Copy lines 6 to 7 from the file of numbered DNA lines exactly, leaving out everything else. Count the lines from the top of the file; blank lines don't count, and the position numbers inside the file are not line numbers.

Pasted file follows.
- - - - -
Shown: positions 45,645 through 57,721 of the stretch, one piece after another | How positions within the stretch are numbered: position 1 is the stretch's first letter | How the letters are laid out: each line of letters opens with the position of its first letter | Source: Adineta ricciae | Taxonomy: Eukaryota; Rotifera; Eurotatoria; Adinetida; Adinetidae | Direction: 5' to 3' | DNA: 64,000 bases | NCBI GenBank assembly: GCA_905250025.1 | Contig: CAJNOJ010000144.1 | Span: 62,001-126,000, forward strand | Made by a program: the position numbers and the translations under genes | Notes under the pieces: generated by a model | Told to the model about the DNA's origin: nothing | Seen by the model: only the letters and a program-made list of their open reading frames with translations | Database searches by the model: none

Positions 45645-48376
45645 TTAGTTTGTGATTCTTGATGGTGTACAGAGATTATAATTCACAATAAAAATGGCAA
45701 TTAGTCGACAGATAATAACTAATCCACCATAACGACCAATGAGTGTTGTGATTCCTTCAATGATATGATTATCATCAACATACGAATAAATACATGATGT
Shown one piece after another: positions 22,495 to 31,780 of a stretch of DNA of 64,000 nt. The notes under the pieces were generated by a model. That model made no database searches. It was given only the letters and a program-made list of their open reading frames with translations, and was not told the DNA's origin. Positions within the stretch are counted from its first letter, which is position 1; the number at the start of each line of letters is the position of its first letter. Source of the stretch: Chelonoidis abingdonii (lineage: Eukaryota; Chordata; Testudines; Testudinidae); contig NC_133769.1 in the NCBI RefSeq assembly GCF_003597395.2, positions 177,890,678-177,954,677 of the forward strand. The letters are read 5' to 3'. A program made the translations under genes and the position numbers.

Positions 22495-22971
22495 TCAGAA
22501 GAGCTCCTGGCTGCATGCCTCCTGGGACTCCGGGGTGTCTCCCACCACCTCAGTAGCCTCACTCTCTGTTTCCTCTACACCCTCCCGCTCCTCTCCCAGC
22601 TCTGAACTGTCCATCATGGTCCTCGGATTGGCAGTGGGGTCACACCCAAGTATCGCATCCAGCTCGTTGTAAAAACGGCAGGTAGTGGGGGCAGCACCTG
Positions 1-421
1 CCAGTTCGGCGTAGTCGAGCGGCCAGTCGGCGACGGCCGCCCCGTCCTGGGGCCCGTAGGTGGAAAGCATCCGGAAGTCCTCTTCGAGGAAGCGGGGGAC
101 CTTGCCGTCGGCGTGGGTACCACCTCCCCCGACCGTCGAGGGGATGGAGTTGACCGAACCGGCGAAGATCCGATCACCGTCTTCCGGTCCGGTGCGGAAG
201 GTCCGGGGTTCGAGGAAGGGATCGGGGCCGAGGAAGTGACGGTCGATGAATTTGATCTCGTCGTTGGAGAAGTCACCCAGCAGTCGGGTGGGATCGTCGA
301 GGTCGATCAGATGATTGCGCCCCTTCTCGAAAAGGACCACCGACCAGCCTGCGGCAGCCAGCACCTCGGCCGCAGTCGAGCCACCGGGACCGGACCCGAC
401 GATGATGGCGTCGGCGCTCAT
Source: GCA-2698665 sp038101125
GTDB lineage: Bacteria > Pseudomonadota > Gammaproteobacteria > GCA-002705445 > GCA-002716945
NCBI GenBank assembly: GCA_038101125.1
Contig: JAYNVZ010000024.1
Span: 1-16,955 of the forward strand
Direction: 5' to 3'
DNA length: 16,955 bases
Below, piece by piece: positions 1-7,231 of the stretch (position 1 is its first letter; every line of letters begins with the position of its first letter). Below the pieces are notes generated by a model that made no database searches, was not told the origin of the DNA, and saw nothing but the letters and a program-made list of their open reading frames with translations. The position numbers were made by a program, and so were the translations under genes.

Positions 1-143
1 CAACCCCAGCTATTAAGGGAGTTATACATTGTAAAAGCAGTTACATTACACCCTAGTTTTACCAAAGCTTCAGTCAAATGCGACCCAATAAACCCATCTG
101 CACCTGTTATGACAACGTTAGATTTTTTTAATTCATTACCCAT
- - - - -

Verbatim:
Positions 22495-22971
22495 TCAGAA